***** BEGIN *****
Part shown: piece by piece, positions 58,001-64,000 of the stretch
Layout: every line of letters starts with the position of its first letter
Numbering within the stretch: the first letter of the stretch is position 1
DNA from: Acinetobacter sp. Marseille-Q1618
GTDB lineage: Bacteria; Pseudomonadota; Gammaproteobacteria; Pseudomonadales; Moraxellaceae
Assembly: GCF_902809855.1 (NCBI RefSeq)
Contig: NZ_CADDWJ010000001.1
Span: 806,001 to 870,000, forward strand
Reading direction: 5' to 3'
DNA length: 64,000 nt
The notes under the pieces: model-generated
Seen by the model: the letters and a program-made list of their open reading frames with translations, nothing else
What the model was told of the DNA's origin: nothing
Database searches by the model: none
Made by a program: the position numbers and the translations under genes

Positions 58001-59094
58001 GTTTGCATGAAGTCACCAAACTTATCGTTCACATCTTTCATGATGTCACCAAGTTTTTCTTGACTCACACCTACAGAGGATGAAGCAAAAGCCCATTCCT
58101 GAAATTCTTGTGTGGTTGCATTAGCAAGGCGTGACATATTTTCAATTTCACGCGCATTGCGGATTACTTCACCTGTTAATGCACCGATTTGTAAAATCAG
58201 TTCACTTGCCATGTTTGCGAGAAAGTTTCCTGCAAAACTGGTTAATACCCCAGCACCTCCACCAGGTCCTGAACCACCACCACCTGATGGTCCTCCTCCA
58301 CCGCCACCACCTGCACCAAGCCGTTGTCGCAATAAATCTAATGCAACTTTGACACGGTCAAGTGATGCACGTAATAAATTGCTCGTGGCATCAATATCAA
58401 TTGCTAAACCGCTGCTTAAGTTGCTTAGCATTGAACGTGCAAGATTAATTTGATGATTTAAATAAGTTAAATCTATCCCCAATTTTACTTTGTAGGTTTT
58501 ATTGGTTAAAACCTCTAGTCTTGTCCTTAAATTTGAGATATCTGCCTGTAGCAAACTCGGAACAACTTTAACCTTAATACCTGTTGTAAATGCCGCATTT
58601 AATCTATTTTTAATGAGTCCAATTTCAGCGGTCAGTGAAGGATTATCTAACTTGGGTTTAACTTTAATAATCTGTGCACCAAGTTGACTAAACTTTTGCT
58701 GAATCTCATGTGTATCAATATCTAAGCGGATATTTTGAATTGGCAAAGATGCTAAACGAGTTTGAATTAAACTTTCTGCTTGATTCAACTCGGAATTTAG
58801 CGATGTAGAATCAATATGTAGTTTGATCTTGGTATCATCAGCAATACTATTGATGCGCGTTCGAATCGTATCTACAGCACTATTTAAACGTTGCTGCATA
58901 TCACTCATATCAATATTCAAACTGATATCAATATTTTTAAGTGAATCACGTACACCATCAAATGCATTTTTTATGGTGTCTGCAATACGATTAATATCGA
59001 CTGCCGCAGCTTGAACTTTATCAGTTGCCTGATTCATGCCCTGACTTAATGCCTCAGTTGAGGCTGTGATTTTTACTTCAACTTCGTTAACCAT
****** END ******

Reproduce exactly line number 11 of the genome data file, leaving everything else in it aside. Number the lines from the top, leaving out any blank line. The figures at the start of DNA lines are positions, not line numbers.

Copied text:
The notes under the pieces: model-generated